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Climate Deal, Rittenhouse Trial, Pies: Your Weekend Briefing

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Here are the week’s top stories, and a look ahead.

1. Nearly 200 countries reached an agreement to do more to fight climate change.

With the bang of a gavel at the COP26 summit in Glasgow, diplomats struck an agreement that called on governments to return next year with stronger plans to curb emissions. The agreement states clearly that all nations will need to slash their carbon dioxide emissions nearly in half this decade to hold warming below 1.5 degrees Celsius.

It also urges wealthy nations to “at least double” funding by 2025 to protect the most vulnerable nations from the hazards of a hotter planet. And it explicitly mentions the need to curb fossil fuels, the first time a global climate agreement has done so.

But it still leaves many developing countries far short of the funds they need to build cleaner energy and cope with extreme weather. And it leaves unresolved the crucial question of exactly how the burden of those cuts will be shared and what action is expected of individual nations. Here are the key takeaways from the deal.

In Opinion, the senior climate adviser at NASA, Gavin Schmidt, shows what climate change looks like from space.

2. An appeals court barred President Biden’s vaccine mandate for large employers.

The three-judge panel declared that the rule, which requires that big companies force their workers to get vaccinated or submit to weekly testing, “grossly exceeds” the authority of the occupational safety agency that issued it.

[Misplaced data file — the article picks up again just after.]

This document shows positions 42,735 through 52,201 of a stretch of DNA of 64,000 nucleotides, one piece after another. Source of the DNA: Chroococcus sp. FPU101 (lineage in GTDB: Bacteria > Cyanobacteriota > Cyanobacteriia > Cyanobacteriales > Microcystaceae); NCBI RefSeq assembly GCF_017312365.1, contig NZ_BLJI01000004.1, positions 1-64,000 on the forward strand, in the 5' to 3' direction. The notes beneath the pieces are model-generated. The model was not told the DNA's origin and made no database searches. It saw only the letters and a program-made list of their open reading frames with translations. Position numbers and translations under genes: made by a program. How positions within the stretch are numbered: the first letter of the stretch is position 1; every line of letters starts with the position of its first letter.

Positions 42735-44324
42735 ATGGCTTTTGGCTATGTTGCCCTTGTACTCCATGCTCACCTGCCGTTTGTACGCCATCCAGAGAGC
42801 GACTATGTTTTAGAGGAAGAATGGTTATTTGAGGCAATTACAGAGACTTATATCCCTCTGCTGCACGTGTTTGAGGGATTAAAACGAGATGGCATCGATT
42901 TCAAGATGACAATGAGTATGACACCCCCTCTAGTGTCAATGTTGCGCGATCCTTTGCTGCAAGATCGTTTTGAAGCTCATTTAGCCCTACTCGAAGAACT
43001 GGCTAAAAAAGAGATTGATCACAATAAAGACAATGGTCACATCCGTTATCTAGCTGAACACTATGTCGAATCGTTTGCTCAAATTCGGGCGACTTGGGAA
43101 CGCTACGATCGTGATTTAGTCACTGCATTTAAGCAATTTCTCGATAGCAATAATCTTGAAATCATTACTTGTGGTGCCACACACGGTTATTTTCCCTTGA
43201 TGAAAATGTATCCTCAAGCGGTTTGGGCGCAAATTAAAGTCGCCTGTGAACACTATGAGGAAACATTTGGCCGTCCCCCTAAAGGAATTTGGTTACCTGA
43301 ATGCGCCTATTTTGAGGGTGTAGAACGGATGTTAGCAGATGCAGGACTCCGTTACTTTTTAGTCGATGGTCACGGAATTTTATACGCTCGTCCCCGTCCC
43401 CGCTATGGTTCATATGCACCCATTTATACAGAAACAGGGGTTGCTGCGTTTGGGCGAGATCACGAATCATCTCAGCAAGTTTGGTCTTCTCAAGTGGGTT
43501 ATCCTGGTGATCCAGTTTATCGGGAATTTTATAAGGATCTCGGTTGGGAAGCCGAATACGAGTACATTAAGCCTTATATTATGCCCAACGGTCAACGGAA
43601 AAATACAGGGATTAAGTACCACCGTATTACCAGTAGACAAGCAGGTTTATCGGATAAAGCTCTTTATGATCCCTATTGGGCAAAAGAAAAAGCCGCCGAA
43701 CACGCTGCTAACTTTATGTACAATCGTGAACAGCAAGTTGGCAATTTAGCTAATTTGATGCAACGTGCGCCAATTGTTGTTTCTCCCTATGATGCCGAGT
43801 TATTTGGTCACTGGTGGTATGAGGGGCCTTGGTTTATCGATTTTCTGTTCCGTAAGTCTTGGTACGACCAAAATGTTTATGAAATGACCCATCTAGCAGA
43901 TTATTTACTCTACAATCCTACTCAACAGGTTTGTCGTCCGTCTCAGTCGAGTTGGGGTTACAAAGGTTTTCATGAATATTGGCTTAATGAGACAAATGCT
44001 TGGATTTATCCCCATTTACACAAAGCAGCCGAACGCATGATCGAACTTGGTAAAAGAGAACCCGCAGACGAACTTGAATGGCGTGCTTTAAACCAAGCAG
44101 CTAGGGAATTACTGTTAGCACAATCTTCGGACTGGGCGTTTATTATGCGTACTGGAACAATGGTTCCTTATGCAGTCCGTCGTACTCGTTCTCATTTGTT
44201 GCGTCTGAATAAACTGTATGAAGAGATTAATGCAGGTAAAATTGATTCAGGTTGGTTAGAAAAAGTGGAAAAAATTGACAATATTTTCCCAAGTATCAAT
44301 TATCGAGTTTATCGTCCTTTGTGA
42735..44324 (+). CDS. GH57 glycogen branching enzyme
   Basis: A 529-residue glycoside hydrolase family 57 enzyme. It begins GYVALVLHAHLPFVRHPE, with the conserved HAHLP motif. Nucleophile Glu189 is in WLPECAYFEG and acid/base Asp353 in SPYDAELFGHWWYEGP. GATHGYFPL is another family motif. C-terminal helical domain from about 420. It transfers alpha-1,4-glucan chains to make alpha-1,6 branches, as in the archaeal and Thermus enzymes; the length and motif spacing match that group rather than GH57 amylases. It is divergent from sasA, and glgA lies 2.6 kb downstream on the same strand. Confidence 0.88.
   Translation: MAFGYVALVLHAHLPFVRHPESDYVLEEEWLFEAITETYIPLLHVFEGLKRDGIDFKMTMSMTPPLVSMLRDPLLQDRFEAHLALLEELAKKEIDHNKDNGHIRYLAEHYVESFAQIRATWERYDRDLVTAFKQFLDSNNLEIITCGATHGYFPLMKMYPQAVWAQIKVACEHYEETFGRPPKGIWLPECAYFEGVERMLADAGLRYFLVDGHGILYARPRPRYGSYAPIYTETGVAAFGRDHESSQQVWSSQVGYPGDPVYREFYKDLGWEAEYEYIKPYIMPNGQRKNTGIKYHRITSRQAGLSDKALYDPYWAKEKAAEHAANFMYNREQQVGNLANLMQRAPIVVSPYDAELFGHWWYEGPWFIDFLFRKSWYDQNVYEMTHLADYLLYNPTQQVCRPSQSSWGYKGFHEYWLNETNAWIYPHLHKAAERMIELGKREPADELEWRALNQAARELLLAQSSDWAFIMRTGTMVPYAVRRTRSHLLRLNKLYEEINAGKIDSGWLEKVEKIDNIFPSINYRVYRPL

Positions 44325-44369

But it is unlikely to be the final word. Some challenges to the mandate are in other circuits, and the cases will be consolidated before one of those jurisdictions. The Supreme Court is expected to eventually decide the matter.

In other virus news, school nurses say they are juggling Covid-19 cases and quarantines — and more furious parents than ever.

In Portugal, lawmakers are bolstering protections for remote workers, including barring employers from contacting them during their off hours.


3. The U.S. military hid an airstrike that killed dozens of civilians in Syria.

In the last days of the battle against the Islamic State in Syria in 2019, an American jet dropped a 500-pound bomb on a crowd of women and children huddled by a river bank. Then, a jet tracking them dropped two 2,000-pound bombs, killing most of the survivors.

The Baghuz strike was one of the largest civilian casualty incidents of the war against the Islamic State, but it has never been publicly acknowledged by the U.S. military. The details, reported here for the first time, show that a legal officer flagged the strike as a possible war crime. But at nearly every step, the military made moves that concealed the catastrophic strike.


4. Jury deliberations are expected to start this week in the trial of Kyle Rittenhouse.

Jurors will be tasked with a complex set of decisions. Here’s a guide to the six criminal counts against Rittenhouse that the jury will be considering. It may also be asked to weigh lesser charges. Closing arguments are expected on Monday morning.

In the Ahmaud Arbery case, a lawyer for one of the men accused of murdering Arbery drew scrutiny after he said that the presence of the Rev. Al Sharpton in the courtroom had been “intimidating,” and added, “We don’t want any more Black pastors coming in here.”

Together, the two trials raise a question: Can self-defense laws stand up in a country awash in guns?